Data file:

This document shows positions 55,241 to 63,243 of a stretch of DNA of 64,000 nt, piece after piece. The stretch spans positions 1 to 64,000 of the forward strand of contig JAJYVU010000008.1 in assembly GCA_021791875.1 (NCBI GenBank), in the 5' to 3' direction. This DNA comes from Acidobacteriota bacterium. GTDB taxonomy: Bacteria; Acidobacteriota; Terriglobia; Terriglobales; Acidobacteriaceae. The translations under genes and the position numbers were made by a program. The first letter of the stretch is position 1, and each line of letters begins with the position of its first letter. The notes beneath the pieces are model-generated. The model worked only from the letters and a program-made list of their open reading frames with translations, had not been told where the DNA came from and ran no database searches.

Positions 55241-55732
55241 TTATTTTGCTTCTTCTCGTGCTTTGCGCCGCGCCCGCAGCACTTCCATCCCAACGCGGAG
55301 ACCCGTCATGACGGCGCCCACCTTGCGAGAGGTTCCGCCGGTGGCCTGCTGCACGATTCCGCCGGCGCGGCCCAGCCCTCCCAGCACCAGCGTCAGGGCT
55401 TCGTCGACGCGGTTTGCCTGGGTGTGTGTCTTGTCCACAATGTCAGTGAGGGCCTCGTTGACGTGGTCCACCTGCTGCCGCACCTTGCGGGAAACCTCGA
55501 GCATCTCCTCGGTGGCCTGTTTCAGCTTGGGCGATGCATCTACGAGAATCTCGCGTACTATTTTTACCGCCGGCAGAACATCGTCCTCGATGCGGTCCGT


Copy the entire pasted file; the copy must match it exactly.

This document shows positions 55,241 to 63,243 of a stretch of DNA of 64,000 nt, piece after piece. The stretch spans positions 1 to 64,000 of the forward strand of contig JAJYVU010000008.1 in assembly GCA_021791875.1 (NCBI GenBank), in the 5' to 3' direction. This DNA comes from Acidobacteriota bacterium. GTDB taxonomy: Bacteria; Acidobacteriota; Terriglobia; Terriglobales; Acidobacteriaceae. The translations under genes and the position numbers were made by a program. The first letter of the stretch is position 1, and each line of letters begins with the position of its first letter. The notes beneath the pieces are model-generated. The model worked only from the letters and a program-made list of their open reading frames with translations, had not been told where the DNA came from and ran no database searches.

Positions 55241-55732
55241 TTATTTTGCTTCTTCTCGTGCTTTGCGCCGCGCCCGCAGCACTTCCATCCCAACGCGGAG
55301 ACCCGTCATGACGGCGCCCACCTTGCGAGAGGTTCCGCCGGTGGCCTGCTGCACGATTCCGCCGGCGCGGCCCAGCCCTCCCAGCACCAGCGTCAGGGCT
55401 TCGTCGACGCGGTTTGCCTGGGTGTGTGTCTTGTCCACAATGTCAGTGAGGGCCTCGTTGACGTGGTCCACCTGCTGCCGCACCTTGCGGGAAACCTCGA
55501 GCATCTCCTCGGTGGCCTGTTTCAGCTTGGGCGATGCATCTACGAGAATCTCGCGTACTATTTTTACCGCCGGCAGAACATCGTCCTCGATGCGGTCCGT